Recent black bear sightings around Sonoma Valley remind us of things we can do to live peacefully with this keystone species.
The past couple weeks have come with numerous black bear sightings in Sonoma Valley, from Cavedale Road to the Keen Property to Jack London State Historic Park. This is fantastic news! But it can also turn to bad news if we do not practice proper bear etiquette with our new neighbors.
Around this time of year, juvenile black bears tend to strike out on their own, searching for their own home range to root, hunt and live in. We celebrate the return of this intelligent, powerful and beautiful keystone species—however, the good news can come with a potential downside.
If a wandering bear comes into contact with human garbage, it can alter its behavior for the worse, leading to unsafe interactions and, ultimately, in the bear being removed or killed. This has already happened in Sonoma County over the years.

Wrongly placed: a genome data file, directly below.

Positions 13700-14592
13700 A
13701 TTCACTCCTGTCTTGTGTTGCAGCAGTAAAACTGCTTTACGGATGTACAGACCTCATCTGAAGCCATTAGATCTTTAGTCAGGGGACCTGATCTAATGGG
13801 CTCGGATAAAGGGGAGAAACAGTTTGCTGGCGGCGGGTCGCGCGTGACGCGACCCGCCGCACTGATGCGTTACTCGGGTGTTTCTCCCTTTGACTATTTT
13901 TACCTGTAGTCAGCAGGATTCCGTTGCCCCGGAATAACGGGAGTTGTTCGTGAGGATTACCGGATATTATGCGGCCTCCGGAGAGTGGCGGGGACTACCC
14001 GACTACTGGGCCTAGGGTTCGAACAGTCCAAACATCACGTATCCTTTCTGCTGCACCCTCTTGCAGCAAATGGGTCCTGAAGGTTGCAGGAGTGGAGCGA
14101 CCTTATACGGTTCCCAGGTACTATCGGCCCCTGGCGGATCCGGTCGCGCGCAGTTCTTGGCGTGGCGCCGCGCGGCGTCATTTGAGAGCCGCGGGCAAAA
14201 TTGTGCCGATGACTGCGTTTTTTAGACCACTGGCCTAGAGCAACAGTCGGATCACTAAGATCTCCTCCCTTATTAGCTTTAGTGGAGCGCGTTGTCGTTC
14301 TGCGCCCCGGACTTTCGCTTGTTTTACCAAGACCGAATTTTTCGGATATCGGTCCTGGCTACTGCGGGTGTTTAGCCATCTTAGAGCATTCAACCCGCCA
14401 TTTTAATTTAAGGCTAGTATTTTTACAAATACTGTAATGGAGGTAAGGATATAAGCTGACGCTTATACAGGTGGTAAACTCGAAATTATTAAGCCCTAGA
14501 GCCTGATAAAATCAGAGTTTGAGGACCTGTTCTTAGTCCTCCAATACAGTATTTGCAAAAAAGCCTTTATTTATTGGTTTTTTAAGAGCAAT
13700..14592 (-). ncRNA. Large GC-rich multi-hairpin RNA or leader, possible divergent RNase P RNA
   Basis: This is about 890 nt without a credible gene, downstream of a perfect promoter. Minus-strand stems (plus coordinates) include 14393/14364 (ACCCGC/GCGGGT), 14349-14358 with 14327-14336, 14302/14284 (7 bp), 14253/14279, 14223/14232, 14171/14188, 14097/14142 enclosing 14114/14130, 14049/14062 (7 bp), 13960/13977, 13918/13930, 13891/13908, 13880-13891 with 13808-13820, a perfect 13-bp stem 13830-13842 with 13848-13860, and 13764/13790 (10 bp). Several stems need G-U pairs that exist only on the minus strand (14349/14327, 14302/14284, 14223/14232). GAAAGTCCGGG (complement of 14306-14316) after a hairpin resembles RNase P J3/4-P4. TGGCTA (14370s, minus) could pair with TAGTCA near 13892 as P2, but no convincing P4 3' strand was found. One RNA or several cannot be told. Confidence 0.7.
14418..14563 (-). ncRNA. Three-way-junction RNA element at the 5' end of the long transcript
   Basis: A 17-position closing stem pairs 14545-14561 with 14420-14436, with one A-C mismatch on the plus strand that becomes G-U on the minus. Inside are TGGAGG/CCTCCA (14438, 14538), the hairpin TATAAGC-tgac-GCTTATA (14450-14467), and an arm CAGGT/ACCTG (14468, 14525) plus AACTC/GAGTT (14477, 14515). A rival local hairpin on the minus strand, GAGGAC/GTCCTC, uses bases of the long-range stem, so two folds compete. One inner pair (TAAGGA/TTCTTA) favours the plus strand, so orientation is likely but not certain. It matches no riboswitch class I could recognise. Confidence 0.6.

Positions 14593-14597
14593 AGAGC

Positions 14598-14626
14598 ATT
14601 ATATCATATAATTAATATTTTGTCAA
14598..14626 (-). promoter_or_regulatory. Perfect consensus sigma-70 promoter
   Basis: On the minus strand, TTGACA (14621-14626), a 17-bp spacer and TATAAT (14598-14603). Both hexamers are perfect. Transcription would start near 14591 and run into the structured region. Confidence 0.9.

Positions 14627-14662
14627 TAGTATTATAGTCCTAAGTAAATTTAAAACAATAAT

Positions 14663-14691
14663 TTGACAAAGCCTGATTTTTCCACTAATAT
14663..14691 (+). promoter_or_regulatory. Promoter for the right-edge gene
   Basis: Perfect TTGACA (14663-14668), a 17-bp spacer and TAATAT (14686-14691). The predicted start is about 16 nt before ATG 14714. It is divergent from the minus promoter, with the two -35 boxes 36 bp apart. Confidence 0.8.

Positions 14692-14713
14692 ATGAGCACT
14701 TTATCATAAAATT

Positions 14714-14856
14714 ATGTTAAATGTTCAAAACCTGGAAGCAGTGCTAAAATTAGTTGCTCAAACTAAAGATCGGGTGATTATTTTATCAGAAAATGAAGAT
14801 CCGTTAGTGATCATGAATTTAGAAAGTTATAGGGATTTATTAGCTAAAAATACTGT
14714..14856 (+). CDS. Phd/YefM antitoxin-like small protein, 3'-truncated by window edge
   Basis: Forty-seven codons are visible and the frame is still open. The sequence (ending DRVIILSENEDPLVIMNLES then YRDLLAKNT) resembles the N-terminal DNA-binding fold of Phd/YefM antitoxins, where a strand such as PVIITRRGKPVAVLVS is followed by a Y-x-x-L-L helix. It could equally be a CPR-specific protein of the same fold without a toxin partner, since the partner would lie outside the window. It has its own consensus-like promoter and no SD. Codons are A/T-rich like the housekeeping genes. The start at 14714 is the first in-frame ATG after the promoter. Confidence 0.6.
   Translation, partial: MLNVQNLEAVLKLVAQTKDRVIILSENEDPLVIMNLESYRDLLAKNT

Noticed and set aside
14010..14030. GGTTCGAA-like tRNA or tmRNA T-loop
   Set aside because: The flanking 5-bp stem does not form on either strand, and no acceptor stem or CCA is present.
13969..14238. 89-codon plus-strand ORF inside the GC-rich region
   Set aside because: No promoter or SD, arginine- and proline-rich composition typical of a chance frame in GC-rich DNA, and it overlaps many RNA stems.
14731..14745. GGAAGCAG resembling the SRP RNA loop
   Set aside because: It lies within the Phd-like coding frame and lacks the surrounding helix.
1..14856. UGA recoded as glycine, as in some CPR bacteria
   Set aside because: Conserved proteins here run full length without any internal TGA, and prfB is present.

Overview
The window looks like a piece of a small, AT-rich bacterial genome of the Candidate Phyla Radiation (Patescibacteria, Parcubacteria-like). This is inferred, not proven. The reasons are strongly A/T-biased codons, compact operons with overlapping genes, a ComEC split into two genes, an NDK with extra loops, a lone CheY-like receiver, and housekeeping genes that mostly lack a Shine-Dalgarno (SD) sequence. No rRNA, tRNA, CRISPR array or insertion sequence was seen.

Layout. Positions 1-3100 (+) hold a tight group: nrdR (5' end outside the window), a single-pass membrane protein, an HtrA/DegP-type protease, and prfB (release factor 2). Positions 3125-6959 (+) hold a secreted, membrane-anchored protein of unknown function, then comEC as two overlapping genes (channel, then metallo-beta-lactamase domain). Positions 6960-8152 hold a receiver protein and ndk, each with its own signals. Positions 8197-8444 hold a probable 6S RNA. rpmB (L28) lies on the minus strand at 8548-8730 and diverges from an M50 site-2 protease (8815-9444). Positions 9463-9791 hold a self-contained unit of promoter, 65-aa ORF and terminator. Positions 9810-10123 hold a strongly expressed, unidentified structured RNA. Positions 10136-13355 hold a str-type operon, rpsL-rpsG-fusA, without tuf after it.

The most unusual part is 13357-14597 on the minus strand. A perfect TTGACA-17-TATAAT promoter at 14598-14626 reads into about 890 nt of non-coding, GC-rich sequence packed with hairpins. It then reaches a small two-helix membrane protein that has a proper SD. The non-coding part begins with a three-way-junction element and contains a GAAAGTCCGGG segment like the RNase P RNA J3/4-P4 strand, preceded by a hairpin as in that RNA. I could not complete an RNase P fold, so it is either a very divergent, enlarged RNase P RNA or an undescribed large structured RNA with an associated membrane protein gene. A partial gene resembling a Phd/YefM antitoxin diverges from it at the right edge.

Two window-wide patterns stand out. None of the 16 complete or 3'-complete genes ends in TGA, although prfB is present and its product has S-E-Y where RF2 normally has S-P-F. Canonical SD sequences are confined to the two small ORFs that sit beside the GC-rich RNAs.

As Sonoma Ecology Center Senior Project Manager Caitlin Cornwall told the Sonoma Index-Tribune, “If a bear gets used to looking for food around people’s homes, it can be frightening for people and a death sentence for the bear.”
But that can be avoided by not letting bears become habituated to our food and our garbage in the first place. Rural Sonoma Valley residents in particular can help these dispersing bears, and us humans, by following two simple steps:
1) Do not leave potential food sources out where bears can reach them. That includes trash, pet food, bird feeders, beehives, barbeques, compost or anything else a bear might eat. Put garbage cans out in the morning of pickup, not the night before.
2) Use noise to deter bears when they approach your house or property. Pots and pans, whistles, car horns, air horns and yelling can do the trick. Make sure this is done from a safe position, such as inside the house or on an upper deck.
For more on local bears and bear etiquette, check out the North Bay Bear Collaborative at www.beingwithbears.org. This group of local partners including Sonoma Ecology Center is working to keep our bears wild, our residents and property safe, and our environment natural.